Dental hygiene resume wording can be as challenging for you – the one creating the resume – as it is for a potential employer – the one reading resumes.
It’s important to remember that most employers simply don’t read every word of every resume. Research shows, you have about six seconds to grab their attention before they move on. Typically, they scan them for keywords and/or something interesting (such as the design).
If you were in their shoes you would do the same – with a stack of 40-50 dental hygiene resumes (and that’s pretty conservative for an RDH opening today) at about 450 words per page – one would have to read at least 18,000 words!
So what can you do to increase the odds an employer will stop and pause to read more on YOUR resume? Here’s five simple tips:
Use short, succinct bullet points to describe your experiences. If you can, keep them from wrapping onto a second or third line. Depending on the size of words you use, less than 15 words is adequate, but less than 10 is ideal.
Too Wordy: “Started a new patient program that included an office tour and sit-down meeting with myself and the doctor. We improved patient retention by more than 25 percent.”
Perfect: “Implemented new patient-orientation program, elevating retention by 25%.”
Use Words that Jump
In resume writing you begin each line with a verb to jump-start a sentence and give the reader a shortcut to what you did. In the examples above, both “started” and “implemented” are good verbs to do this. And we have a list of 500+ positive words you can use to do this.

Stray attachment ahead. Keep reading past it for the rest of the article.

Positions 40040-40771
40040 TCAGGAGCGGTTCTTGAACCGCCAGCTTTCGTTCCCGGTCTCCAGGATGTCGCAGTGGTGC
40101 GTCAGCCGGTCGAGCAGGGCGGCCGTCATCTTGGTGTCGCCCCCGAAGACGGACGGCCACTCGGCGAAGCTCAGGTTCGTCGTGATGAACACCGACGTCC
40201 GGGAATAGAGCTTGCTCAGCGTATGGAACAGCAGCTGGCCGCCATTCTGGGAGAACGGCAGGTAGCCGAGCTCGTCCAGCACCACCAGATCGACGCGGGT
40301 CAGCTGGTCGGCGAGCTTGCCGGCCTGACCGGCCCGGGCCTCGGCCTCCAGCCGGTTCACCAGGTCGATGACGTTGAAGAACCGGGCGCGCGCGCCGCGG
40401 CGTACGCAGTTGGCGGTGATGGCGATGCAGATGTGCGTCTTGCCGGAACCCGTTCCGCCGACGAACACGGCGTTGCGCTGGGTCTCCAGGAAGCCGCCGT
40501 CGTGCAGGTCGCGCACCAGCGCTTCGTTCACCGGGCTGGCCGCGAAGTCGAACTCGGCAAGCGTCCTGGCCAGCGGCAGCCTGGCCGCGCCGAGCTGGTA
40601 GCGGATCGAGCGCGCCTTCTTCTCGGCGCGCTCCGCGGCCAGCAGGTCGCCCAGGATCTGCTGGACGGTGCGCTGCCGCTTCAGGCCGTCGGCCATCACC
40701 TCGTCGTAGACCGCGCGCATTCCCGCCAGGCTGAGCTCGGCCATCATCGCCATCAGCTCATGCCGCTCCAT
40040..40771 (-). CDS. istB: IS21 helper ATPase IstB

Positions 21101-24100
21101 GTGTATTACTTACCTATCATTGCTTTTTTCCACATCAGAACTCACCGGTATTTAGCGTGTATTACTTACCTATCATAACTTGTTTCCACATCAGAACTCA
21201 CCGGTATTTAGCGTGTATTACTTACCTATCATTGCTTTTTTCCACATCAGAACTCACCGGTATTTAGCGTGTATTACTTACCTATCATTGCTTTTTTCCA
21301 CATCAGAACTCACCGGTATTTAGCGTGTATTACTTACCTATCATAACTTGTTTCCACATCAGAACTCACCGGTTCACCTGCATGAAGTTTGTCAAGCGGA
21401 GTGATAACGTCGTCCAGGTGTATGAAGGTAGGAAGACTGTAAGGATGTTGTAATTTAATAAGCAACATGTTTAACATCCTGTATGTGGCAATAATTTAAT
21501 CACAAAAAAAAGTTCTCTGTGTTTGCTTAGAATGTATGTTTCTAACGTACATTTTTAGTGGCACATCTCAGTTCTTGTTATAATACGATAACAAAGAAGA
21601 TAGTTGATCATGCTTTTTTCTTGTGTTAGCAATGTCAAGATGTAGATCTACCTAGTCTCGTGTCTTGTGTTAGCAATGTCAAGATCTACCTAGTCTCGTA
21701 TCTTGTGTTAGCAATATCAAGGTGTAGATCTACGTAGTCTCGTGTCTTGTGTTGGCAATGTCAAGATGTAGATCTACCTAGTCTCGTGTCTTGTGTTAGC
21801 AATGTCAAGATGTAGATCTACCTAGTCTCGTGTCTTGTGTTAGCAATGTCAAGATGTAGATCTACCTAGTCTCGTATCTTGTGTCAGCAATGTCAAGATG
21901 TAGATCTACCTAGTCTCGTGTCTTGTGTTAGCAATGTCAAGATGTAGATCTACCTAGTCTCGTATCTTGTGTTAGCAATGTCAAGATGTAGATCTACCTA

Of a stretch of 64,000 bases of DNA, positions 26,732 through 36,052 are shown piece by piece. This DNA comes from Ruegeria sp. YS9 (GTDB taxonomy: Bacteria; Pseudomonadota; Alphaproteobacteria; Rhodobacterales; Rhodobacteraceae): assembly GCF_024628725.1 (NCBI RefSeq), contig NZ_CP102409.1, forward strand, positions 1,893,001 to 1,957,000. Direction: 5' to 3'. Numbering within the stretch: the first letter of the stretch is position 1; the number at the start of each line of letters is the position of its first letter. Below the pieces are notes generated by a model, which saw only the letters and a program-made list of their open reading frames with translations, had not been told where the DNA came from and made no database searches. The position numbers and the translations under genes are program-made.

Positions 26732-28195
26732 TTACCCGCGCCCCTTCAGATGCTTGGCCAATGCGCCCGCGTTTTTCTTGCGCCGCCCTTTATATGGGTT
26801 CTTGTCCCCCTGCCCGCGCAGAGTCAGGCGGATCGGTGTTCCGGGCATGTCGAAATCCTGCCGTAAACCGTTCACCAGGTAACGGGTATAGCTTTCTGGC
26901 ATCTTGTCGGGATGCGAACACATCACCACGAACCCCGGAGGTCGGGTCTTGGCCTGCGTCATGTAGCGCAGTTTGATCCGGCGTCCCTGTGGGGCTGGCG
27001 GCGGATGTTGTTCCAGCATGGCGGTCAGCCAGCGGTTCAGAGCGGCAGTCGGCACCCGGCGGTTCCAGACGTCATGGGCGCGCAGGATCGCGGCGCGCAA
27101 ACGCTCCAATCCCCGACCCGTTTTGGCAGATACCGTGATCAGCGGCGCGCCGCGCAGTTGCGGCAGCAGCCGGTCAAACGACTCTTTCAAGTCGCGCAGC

Be an Active Writer
You also want to make sure your writing is in an “active” voice as opposed to a “passive.” Active is best (especially in resume writing) because it’s easier to understand text more quickly.
Active Example: “I love working with all kinds of patients.”
Passive Example: “There are all kinds of patients I love working with.”
Give Them What They Want
I’ve written often about the importance of knowing what an employer is looking for and then delivering it. Your cover letter is the primary place to do this, but it can also be done on your resume, too.
Read the job opening advertisement and pick out the keywords of things they are seeking in a candidate. Then make sure your resume hits on those keywords – you may need to modify a word or two or perhaps move some lines up in order of importance.
No Errors (grammar, punctuation, spelling)
It goes without saying your resume should be error-free. No mistakes in grammar, punctuation or spelling. There are for sure some employers who will over-look mistakes, but you just don’t know who will and who won’t so you really need to proof-read your resume many times.
I would even recommend you have a one or two friends that you trust read it over. Or you can even hire someone to do it.
When doing it yourself, read it backwards. This forces you to look at each word without getting caught up in the flow of how the sentence reads.
Marketing professional Denny Hatch gives the 14 most powerful words in marketing. These are the words that trigger a persuasive emotion. Not all 14 make sense on a resume, but a few do so consider using them on YOUR marketing materials (resume, cover letter, website, etc.)